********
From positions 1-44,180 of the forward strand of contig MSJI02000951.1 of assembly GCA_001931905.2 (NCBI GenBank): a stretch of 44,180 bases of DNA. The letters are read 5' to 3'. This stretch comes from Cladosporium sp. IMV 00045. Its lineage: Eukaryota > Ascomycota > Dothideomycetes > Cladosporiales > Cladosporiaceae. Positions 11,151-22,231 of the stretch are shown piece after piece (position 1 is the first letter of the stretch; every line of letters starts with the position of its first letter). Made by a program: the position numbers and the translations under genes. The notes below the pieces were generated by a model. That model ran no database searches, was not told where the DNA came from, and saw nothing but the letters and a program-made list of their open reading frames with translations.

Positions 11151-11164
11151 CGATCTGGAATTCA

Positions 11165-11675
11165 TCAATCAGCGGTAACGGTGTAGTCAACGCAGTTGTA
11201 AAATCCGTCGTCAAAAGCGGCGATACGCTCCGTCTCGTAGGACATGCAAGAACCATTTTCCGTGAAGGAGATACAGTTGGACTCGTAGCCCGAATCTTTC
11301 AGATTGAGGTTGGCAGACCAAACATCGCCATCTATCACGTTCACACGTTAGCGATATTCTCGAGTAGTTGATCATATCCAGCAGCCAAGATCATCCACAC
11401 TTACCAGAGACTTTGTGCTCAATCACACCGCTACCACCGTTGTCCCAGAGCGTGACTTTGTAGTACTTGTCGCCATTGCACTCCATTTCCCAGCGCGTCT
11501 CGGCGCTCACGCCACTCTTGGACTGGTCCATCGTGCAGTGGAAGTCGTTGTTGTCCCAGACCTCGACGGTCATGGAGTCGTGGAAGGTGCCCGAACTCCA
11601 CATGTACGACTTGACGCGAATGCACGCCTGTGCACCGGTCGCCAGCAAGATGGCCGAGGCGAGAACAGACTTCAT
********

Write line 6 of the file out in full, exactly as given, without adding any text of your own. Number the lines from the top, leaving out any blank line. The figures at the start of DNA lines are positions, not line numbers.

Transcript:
11201 AAATCCGTCGTCAAAAGCGGCGATACGCTCCGTCTCGTAGGACATGCAAGAACCATTTTCCGTGAAGGAGATACAGTTGGACTCGTAGCCCGAATCTTTC